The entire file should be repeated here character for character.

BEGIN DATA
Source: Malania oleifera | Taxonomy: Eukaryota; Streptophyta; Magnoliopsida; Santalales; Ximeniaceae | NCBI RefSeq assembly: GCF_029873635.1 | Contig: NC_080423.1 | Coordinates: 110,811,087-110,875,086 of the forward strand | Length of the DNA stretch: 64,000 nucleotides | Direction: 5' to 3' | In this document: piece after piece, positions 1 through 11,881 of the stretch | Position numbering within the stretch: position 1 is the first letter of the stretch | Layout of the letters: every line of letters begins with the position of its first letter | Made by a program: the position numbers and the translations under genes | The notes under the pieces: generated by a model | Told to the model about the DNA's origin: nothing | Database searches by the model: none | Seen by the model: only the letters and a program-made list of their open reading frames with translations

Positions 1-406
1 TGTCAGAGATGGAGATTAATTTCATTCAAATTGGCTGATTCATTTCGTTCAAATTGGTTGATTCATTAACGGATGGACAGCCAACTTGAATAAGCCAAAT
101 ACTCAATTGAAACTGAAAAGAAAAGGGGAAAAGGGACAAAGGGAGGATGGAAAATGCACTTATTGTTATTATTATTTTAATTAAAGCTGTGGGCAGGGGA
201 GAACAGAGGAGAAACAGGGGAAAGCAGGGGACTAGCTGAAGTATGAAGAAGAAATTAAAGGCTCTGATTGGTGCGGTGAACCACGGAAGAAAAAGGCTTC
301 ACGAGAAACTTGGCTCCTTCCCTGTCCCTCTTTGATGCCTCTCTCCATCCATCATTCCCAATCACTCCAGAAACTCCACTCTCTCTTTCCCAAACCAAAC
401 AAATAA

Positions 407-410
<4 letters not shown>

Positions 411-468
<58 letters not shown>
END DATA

Source: Malania oleifera | Taxonomy: Eukaryota; Streptophyta; Magnoliopsida; Santalales; Ximeniaceae | NCBI RefSeq assembly: GCF_029873635.1 | Contig: NC_080423.1 | Coordinates: 110,811,087-110,875,086 of the forward strand | Length of the DNA stretch: 64,000 nucleotides | Direction: 5' to 3' | In this document: piece after piece, positions 1 through 11,881 of the stretch | Position numbering within the stretch: position 1 is the first letter of the stretch | Layout of the letters: every line of letters begins with the position of its first letter | Made by a program: the position numbers and the translations under genes | The notes under the pieces: generated by a model | Told to the model about the DNA's origin: nothing | Database searches by the model: none | Seen by the model: only the letters and a program-made list of their open reading frames with translations

Positions 1-406
1 TGTCAGAGATGGAGATTAATTTCATTCAAATTGGCTGATTCATTTCGTTCAAATTGGTTGATTCATTAACGGATGGACAGCCAACTTGAATAAGCCAAAT
101 ACTCAATTGAAACTGAAAAGAAAAGGGGAAAAGGGACAAAGGGAGGATGGAAAATGCACTTATTGTTATTATTATTTTAATTAAAGCTGTGGGCAGGGGA
201 GAACAGAGGAGAAACAGGGGAAAGCAGGGGACTAGCTGAAGTATGAAGAAGAAATTAAAGGCTCTGATTGGTGCGGTGAACCACGGAAGAAAAAGGCTTC
301 ACGAGAAACTTGGCTCCTTCCCTGTCCCTCTTTGATGCCTCTCTCCATCCATCATTCCCAATCACTCCAGAAACTCCACTCTCTCTTTCCCAAACCAAAC
401 AAATAA

Positions 407-410
<4 letters not shown>

Positions 411-468
<58 letters not shown>